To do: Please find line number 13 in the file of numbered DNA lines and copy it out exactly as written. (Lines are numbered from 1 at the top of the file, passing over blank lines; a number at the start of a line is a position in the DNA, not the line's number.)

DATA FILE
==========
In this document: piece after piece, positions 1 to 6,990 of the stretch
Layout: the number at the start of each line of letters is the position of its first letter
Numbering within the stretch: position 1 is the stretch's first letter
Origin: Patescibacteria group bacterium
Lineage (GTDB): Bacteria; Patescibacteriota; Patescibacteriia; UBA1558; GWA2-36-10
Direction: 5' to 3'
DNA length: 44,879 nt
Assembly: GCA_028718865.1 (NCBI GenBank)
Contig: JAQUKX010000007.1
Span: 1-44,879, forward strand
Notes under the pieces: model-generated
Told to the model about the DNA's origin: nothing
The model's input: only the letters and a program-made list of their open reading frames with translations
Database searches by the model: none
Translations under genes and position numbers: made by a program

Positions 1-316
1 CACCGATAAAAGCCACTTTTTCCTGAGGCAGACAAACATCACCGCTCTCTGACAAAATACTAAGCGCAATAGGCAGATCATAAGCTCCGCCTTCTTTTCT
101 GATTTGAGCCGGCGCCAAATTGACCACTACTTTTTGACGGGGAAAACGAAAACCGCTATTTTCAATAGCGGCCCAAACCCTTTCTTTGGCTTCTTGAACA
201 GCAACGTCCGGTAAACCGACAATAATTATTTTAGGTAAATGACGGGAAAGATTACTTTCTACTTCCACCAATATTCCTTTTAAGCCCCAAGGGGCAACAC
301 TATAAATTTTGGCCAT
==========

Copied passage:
The model's input: only the letters and a program-made list of their open reading frames with translations